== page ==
Should employers be required by law to cover birth control? | The Tylt

Should employers be required by law to cover birth control?

Outside of religious institutions, Obamacare stipulated that all employers provide insurance coverage for contraception without co-pays. Now, the Trump administration wants to allow businesses to claim religious and moral objections to covering birth control. Supporters say requiring employers to pay for contraception could violate their moral beliefs and religious freedom. Critics say contraception is healthcare, and that these exemptions discriminate against women. What do you think?

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Should employers be required by law to cover birth control?
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The ACLU says allowing moral and religious exemptions from covering contraception is gender discrimination.

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With the Obamacare birth control mandate on the chopping block, women are rushing to purchase more expensive, long-lasting forms of birth control—like the IUD before the mandate is taken away. Healthcare experts say hundreds of thousands of women would lose coverage to birth control if the new Trump administration rule goes into effect.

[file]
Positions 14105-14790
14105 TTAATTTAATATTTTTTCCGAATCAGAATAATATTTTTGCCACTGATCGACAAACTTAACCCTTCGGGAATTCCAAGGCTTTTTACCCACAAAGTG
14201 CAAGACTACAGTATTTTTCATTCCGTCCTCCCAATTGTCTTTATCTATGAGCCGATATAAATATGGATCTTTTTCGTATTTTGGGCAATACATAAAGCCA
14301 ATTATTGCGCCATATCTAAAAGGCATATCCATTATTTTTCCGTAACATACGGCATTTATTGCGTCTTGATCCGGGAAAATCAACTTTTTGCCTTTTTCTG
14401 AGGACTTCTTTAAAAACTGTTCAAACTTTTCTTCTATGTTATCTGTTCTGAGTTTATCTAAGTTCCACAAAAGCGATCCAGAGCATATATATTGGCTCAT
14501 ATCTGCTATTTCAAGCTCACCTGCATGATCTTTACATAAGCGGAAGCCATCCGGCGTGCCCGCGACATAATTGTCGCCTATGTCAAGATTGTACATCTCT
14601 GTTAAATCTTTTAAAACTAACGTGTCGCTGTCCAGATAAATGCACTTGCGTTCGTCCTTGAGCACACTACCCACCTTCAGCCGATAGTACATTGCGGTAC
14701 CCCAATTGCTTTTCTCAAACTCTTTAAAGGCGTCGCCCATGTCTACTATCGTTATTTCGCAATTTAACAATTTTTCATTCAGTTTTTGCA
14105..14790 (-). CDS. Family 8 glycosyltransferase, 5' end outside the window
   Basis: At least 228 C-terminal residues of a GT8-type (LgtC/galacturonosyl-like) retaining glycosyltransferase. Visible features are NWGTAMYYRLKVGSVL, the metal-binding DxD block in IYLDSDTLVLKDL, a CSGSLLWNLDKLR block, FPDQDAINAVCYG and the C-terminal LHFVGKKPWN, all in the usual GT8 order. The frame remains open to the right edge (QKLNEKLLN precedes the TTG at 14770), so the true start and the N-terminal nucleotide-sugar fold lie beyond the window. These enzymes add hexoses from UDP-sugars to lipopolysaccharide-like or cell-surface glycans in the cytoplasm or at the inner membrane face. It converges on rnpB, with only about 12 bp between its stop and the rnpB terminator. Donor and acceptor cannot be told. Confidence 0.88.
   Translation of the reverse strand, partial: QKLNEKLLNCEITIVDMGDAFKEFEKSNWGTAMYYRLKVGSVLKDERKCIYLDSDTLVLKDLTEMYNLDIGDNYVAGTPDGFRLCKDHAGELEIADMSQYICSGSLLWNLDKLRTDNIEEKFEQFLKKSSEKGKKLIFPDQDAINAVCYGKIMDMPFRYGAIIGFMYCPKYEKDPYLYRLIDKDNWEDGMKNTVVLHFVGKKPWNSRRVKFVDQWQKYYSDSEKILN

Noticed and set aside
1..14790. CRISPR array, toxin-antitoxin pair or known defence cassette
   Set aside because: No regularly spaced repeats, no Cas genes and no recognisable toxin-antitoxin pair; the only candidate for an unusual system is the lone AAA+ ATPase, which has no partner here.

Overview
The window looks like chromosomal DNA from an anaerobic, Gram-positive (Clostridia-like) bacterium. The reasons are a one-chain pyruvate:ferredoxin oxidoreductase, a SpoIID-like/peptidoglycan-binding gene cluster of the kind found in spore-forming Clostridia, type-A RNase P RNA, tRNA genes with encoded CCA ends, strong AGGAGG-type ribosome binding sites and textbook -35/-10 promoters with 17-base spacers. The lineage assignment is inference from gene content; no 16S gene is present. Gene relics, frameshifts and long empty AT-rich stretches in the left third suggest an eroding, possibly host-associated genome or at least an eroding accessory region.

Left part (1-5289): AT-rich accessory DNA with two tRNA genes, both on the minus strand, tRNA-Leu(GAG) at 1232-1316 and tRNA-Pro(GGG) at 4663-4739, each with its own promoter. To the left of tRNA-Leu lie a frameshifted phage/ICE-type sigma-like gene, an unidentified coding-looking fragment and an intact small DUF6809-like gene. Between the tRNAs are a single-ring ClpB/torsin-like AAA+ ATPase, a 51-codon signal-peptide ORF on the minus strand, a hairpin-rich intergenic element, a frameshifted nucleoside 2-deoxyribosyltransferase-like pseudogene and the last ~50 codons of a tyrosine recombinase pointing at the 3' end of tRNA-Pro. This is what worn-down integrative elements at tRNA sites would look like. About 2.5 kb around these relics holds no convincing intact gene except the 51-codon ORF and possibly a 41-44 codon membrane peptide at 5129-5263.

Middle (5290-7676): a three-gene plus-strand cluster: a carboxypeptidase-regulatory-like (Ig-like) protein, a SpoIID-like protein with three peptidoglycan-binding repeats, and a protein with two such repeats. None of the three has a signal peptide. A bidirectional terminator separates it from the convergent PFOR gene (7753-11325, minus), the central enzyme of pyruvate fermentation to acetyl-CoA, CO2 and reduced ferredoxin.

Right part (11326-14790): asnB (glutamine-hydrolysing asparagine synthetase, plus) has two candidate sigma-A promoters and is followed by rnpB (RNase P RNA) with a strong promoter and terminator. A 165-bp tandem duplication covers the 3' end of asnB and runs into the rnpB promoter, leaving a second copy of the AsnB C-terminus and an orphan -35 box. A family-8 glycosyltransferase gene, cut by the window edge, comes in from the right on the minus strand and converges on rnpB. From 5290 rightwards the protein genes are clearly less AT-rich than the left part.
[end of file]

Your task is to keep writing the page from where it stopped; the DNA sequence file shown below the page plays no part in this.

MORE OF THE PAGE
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But religious groups applaud the move. The Obamacare mandate did provide an exemption for religious employers, but now for-profit businesses will be allowed to claim of moral exemption from covering contraception for their employees. For people who believe certain forms of birth control are either immoral or akin to abortion, the decision is a welcome one.

The rule would allow employers to claim a “moral objection” to providing contraceptive coverage in their health insurance, not just a “religious objection” as the law currently allows. The draft of the rule does not define what constitutes a “moral objection.” 
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Many conservatives say feminist groups calling the change anti-woman are just being hysterical.

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They see the decision to be sexually active as a personal choice that individual women need to take responsibility for.

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But many groups say contraception is health care; women use it for many reasons other than the prevention of pregnancy. Affordable contraception dramatically reduces unintended pregnancies, the rate of abortions and the total number of welfare recipients, which is why the Obama administration spent years in court arguing that the government has a compelling public health interest in fully covering contraceptives.

FINAL RESULTS
Politics
Should employers be required by law to cover birth control?
A festive crown for the winner
#CoverContraception
#PayForYourOwnPills